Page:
Saturday, 10 October 2015

Kowloon Walled City - Grievances (Album Review)


Release date: October 09th 2015. Label: Neurot Recordings/Gilead Media. Formats: CD/DD/Vinyl

Grievances - Tracklisting

1.Your Best Years 06:05
2.Grievances 06:38
3.Backlit 04:54
4.The Grift 03:47
5.White Walls 04:46
6.True Believer 06:01
7.Daughters and Sons 05:16

Band Members:

Scott Evans - voice, guitar.
Jon Howell - guitar.
Julia Lancer - drums.
Ian miller - bass.

Review:

I've not known about Kowloon Walled City for all that long. A Facebook chum shared the track "Diabetic Feet" and after a few seconds I was hooked. I all but immediately downloaded both "Gambling On The Richter Scale" and the frankly magnificent "Container Ships" and when I realised they had a new record on the way (and out on the immense Neurot Recordings) it felt like I was counting the days until I could hear it.

That day arrived. I downloaded the file, Transferred the record to my phone, put in my headphones and waited for that same kind of jaw dropping reaction I got the first time I heard Kowloon Walled City.

Let me tell you. I didn't get that feeling.

From the opening refrain of the first track "Your Best Years" it was immediately obvious I was listening to KWC due to the distinctive and beautiful sound they have (the same way Yob, or Conan have a sound that's synonymous with them) but it didn't have that initial punch of say "The Pressure Keeps Me Alive" or the aforementioned "Diabetic Feet".

This record is a very different beast. And it's one that took me a few listens to get. But I get it now. My God do I get it.

This seems a much deeper, bleaker, and maybe a more personal record? As bleak and oppressive as the city they are named after. After a few listens I would say that "Your Best Years" is a powerful and claustrophobic way to open a record. It confused me at first as there are more immediate songs on the record, but now it just makes perfect fucking sense.

This album is a journey, and like all journeys it's heading somewhere and every stop on the way is as important as the destination.

Title track "Grievances" is a similar, bleak affair with a sparse stripped back verse with an awesome barked vocal that reminds me of the glory days of bands like Helmet and Handsome at their grittiest.

"Backlit" is up next and had already been available to stream (though as I'm an awful human I forget via who) and is closer in spirit to my mind of some of the bands earlier works.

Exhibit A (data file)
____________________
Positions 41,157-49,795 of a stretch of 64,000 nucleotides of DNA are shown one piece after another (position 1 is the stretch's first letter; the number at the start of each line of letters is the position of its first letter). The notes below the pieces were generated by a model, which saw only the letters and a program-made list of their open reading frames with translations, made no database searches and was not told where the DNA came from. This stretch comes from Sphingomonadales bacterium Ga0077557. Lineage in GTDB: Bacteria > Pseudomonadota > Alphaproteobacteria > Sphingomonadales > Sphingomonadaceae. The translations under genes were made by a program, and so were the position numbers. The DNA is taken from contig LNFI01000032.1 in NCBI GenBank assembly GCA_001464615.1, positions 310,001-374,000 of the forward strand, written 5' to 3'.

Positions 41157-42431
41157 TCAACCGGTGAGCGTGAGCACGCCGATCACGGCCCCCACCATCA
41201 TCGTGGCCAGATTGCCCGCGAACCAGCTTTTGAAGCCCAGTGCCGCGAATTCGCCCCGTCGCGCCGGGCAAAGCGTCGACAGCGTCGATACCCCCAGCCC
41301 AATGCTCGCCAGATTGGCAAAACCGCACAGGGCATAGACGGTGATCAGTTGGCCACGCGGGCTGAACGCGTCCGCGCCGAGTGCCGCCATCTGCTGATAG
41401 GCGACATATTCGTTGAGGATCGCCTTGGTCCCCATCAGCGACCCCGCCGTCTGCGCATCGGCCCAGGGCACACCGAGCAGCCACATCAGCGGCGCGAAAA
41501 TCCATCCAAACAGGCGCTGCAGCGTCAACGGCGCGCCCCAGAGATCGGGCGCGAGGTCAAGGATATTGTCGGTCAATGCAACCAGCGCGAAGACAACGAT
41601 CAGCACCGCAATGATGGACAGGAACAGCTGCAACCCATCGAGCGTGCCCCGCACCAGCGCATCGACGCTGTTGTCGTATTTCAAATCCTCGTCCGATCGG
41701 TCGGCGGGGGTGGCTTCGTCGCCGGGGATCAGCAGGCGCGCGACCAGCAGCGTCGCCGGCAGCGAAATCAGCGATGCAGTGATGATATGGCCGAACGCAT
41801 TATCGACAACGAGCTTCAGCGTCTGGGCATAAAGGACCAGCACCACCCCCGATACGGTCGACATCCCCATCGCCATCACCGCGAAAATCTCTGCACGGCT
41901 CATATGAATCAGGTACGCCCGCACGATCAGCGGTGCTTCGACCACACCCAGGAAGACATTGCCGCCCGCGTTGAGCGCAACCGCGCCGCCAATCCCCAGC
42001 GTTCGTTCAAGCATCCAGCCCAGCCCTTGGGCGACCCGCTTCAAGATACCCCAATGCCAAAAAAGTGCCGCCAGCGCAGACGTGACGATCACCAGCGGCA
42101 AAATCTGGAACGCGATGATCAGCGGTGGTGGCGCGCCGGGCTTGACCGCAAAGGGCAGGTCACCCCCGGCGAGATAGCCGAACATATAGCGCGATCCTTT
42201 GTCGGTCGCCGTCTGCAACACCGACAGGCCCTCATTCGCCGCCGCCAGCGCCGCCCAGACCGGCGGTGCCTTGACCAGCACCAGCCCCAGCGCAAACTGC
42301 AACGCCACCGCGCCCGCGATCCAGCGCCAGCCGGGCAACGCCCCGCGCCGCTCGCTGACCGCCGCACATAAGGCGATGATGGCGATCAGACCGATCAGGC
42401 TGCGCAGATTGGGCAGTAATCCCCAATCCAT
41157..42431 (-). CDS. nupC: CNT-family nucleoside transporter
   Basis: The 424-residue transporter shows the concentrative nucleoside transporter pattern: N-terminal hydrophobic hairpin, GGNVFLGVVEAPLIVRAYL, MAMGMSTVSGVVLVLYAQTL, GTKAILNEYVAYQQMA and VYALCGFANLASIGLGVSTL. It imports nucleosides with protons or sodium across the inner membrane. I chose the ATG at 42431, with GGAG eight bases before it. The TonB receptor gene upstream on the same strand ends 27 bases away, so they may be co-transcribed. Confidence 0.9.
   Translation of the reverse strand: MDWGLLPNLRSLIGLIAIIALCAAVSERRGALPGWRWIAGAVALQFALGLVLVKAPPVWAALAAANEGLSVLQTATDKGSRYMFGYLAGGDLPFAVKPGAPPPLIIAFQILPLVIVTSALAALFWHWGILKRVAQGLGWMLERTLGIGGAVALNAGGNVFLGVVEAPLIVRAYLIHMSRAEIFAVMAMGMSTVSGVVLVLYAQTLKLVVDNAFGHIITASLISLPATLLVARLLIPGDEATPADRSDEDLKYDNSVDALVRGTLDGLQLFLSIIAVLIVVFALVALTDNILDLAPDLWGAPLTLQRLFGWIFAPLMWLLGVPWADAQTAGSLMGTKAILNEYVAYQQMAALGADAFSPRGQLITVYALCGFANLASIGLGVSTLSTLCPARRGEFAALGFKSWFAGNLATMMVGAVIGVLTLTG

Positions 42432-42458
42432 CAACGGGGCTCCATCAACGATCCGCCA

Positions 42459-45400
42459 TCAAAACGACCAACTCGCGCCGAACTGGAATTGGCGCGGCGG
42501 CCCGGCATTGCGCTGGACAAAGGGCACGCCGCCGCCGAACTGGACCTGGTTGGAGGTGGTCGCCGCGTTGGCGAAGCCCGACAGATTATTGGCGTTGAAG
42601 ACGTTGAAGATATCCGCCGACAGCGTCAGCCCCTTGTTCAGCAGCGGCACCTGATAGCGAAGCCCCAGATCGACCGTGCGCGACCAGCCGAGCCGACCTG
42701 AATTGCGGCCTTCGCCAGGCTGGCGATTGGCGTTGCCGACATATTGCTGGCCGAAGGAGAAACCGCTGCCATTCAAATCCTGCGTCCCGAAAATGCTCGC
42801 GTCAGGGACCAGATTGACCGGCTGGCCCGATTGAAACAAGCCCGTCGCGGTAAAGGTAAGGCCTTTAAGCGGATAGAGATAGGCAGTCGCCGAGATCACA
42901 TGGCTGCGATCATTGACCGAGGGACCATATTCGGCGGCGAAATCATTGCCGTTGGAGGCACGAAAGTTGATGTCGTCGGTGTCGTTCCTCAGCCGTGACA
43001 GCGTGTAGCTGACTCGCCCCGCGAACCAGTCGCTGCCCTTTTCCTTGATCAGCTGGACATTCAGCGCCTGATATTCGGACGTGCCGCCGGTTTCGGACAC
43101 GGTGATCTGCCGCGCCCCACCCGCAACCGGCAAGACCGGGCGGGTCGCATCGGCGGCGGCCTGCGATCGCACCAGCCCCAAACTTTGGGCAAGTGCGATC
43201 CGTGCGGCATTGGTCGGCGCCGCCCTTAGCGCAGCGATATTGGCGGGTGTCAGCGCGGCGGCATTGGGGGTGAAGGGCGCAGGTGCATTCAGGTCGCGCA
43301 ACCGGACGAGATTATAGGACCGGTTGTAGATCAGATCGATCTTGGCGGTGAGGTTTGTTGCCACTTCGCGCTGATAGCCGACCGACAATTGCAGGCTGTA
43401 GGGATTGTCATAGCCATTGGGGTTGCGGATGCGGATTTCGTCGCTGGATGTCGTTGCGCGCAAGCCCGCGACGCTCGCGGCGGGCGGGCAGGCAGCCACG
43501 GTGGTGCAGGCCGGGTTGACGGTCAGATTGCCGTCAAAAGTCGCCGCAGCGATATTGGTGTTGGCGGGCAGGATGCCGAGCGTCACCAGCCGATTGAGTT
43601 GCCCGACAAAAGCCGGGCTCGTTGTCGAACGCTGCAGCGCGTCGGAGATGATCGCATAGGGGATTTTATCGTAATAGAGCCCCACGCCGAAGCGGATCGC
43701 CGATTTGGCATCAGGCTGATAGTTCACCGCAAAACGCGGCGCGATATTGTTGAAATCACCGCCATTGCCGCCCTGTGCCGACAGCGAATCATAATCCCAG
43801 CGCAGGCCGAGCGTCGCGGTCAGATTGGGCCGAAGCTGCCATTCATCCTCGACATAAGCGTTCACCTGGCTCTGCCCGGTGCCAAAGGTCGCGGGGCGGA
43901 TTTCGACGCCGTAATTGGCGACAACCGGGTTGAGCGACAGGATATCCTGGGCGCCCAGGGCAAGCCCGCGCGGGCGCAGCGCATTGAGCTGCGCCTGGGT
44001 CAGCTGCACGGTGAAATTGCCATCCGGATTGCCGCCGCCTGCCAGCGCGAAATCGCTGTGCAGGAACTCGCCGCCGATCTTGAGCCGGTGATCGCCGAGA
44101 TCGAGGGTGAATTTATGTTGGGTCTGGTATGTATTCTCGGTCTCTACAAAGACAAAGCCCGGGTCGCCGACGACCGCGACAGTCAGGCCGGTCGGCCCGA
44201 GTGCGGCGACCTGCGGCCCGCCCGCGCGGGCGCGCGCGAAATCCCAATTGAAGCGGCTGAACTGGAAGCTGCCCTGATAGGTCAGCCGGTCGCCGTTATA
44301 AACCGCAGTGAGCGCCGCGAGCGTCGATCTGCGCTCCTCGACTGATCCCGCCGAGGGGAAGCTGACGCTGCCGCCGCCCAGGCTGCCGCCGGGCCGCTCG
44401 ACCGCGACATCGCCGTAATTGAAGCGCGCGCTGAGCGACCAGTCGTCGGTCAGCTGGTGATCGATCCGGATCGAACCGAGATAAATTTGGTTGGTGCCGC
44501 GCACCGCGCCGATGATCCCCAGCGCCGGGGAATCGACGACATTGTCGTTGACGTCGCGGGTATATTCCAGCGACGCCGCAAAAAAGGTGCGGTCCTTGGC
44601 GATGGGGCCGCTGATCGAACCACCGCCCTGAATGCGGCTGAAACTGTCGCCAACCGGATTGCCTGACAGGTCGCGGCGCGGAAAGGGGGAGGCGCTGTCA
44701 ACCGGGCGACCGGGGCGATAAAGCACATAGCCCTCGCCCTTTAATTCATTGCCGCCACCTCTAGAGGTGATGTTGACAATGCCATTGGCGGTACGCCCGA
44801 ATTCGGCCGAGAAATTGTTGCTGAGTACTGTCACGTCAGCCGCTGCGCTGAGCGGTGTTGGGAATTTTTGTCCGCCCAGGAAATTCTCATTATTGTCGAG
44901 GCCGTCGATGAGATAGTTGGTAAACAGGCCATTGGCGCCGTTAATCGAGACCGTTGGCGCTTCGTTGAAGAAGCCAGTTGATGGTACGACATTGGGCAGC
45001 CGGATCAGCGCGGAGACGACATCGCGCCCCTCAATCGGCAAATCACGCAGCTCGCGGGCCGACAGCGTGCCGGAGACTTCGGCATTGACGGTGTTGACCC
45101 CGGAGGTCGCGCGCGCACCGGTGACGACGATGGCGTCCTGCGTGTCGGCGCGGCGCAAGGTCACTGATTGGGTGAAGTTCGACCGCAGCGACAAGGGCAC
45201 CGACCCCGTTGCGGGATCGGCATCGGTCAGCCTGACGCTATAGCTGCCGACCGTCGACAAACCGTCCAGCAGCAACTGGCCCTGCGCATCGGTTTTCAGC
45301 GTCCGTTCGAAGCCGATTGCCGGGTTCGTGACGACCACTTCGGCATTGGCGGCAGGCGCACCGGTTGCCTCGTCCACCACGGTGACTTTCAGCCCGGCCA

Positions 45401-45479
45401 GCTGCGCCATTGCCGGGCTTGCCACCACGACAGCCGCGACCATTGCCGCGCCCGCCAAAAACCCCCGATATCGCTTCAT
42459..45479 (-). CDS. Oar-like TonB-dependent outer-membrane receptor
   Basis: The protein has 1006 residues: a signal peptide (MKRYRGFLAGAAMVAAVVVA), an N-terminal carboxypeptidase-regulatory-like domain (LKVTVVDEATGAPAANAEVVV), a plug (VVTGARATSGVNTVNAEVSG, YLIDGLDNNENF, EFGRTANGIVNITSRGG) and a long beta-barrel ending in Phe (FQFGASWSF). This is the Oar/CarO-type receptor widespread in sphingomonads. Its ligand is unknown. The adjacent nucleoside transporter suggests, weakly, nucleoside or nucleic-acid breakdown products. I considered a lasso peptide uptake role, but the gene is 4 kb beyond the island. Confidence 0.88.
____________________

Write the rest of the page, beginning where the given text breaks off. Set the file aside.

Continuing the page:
"The Grift" is another big hitter, full to bursting with massive riffs and hooks and vocals that convey desperation, anger and some real feeling to them which really brings the track alive. It's a bit like Converge fisting Quicksand. Turn it up and just let yourself get lost in this one.

"White Walls" just crawls out of the speakers oozing menace and heartfelt rage as the drums crash around freely over the guitars until about 1.12 when a series of jarring stabs kick in as Scott Evans bellows over the top "White Walls/Feel White/Send A Message"

Around about the third or fourth time I listened through to this record, something just clicked and I fell in love with it just I had done with their previous albums. It seems each song as the records moves to it's conclusion intensifies in both heaviness, and meaning.

True Believer" is no exception to this and whilst is a slower track and a little less furious than the tracks that have gone before still packs a hefty punch.

The album concludes on "Daughters And Sons" which showcases the band brilliantly as that familiar almost clean, but somehow dirty guitar rages all over it.

Just over half way, the drums and bass take centre stage for a minute with a delicious repetitive but effective passage as the song kind of just fades away. I'm listening to the album while I write this and honestly, I could fucking cry. But in the very best way.

You know what? In many ways I'm glad I didn't get this straight away, as this is a beautiful and challenging album full of hope, menace and feeling. And sometimes you need to work to get your rewards and I promise you this album is full of them.

Words by Simon Ross Williams

Thanks to Earsplit PR and Lauren at Rarely Unable PR for the promo. Grievances is available to buy on CD from Neurot Recordings and Vinyl from Gilead Media.

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